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Our motto: "Critical thinking in the cheap seats." Unbiased, honest classical music and opera opinions, occasional obituaries and classical news reporting, since 2007. All written content © 2019 by Paul J. Pelkonen. For more about Superconductor, visit this link. For advertising rates, click this link. Follow us on Facebook.

Friday, October 23, 2015

Concert Review: The Best of All Possible Worlds

Jean-Yves Thibaudet at the NJSO.
by Paul J. Pelkonen
The always well-dressed Jean-Yves Thibaudet.
Photo by Hilary Scott for the Tanglewood Festival © 2015 Boston Symphony Orchestra.
The New Jersey Symphony Orchestra exists in perpetual shadow of the classical music scene in nearby New York. And yet, those attending the orchestra’s concerts (held at NJPAC in downtown Newark and an ever-rotating series of regional arts centers and theaters in the Garden State) hear strong, snappy playing, bold brass and a gritty work ethic that matches its blue-collar home state.

On Thursday afternoon, music director Jacques Lacombe presented a smart, refreshing program pairing the music of George Gershwin and Leonard Bernstein, the two most popular American composers of the 20th century. With two selections from each composer’s catalogue, Mr. Lacombe presented a history of the golden age of this country’s musical output, an era where anything seemed possible in the best of all possible worlds.

That last phrase is a quote from Voltaire’s Candide, the inspiration for Bernstein’s blistering 1957 opera of the same name. The failure of Candide on Broadway is one of the strangest events in Bernstein’s career, although one could argue that it joined a luminous list of now-classic operas that bombed on opening night. Here, the bustling, Rossini-esque overture was played with fizz and pop, with Mr. Lacombe balancing the odd instrumental juxtapositions and breakneck tempo changes.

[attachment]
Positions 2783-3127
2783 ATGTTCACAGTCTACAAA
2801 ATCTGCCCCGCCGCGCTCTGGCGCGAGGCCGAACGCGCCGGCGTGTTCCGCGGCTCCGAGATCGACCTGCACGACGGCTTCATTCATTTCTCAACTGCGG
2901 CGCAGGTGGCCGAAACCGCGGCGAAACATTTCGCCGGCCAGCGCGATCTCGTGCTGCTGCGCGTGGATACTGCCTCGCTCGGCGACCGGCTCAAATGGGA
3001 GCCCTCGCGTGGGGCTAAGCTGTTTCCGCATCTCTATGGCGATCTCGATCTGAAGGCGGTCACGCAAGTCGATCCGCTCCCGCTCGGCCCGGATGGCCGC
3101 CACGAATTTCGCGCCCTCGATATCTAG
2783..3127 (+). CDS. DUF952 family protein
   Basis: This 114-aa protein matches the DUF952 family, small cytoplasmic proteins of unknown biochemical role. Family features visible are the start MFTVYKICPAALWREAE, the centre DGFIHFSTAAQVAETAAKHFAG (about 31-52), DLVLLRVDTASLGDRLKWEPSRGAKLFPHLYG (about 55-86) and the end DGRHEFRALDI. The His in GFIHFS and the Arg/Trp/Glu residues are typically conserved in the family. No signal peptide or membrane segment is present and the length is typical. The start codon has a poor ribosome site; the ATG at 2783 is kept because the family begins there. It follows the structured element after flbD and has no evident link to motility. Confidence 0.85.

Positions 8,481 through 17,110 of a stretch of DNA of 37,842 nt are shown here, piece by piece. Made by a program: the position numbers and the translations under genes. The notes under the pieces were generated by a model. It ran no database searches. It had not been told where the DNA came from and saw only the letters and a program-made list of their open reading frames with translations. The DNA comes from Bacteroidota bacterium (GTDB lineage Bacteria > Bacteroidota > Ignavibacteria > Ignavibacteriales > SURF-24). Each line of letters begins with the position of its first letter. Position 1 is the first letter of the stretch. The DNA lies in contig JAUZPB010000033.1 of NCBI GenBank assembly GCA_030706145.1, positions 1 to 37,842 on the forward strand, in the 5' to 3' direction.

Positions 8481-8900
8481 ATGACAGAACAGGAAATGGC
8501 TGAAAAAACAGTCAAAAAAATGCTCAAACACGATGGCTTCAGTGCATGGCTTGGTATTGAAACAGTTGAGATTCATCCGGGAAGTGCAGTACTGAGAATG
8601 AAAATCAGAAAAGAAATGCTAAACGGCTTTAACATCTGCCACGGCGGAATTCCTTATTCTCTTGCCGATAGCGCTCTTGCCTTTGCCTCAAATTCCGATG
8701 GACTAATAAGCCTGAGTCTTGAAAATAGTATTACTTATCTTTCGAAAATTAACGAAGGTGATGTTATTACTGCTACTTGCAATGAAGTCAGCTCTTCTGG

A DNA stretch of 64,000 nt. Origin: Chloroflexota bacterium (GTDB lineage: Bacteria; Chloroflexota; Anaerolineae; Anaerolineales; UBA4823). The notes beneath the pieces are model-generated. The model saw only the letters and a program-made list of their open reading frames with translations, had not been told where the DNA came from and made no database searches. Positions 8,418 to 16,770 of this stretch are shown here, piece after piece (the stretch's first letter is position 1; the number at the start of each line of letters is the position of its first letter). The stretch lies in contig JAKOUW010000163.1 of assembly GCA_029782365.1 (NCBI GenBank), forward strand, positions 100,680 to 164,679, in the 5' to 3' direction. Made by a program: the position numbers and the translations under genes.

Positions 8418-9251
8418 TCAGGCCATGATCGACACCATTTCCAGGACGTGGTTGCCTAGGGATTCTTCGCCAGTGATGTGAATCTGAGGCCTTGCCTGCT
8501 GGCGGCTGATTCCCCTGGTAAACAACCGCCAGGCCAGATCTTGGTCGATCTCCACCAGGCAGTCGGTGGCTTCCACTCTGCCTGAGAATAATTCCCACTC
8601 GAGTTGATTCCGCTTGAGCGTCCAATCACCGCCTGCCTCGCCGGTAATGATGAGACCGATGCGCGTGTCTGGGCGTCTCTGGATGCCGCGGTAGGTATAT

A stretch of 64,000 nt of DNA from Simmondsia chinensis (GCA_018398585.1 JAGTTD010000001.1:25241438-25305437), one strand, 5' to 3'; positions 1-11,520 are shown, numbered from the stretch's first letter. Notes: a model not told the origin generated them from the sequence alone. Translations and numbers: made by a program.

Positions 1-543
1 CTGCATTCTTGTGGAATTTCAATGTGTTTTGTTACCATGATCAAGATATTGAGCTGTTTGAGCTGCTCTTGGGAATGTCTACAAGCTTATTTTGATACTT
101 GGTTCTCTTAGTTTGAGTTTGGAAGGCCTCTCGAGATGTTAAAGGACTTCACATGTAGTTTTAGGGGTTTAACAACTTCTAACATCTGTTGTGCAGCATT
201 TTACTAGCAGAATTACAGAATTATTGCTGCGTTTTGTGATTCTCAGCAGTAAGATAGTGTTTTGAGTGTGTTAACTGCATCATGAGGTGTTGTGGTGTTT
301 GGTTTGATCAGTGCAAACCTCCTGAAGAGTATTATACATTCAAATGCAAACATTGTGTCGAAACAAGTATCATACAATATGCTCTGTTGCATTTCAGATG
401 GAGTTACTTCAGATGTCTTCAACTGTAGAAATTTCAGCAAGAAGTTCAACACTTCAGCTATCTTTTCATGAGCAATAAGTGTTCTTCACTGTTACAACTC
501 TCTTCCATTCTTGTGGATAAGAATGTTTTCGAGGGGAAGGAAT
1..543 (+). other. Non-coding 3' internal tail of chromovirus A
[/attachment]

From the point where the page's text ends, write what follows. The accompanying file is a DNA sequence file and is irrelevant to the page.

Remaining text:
The orchestra was then joined by soloist Jean-Yves Thibaudet, whose current touring schedule revolves around his new Decca CD featuring Gershwin’s music. Here, the French virtuoso played the solo part in that composer’s Piano Concerto, an ambitious, hybrid work that straddles classical compositional style and jazz. With his fearless technique and fearsome concentration, Mr. Thibaudet soared through the challenging opening movement, playing Gershwin’s hybrid style with lyric ease and a taut sense of rhythm.

The slow movement, with its bluesy inflection put Mr. Thibaudet into the role of a figure from a noir novel, the killer pianist whose dazzling prestidigitation was matched only by the glitter of his sparkling concert shoes. Sparkling is also a good adjective for his playing in the third movement, locking into a tight groove with Mr. Lacombe and fencing playfully with the orchestra.

The second half opened with more Bernstein: the much-loved and much-abused Symphonic Dances from West Side Story. Here, the orchestra gleefully took on the roles of the street punks that make up this modern retelling of Romeo and Juliet, capturing the youthful exuberance of the score and Bernstein’s generous use of Latin rhythms and exotic orchestral reworkings of songs like “Somewhere”, “Maria” and “Cool.” Mr. Lacombe got real pathos from his players in the last bars, illustrating the tragic denouement of this show even with no singers present.

The concert ended with the Symphonic Pictures from Porgy and Bess. Created by arranger _ _ after Gershwin’s death, this work opens with an impressionist tone-poem drawn from the original material and creating a steamy picture of life on Catfish Row. Augmented by banjo, drum kit and saxophone, the orchestra then tore through the rest of the show, singing out melodies like “Bess, You Is My Woman Now,” “It Ain’t Necessarily So” and “Oh Lawd, I’m On My Way”. It was a throlling performance—it’s too bad there wasn’t a larger audience present.

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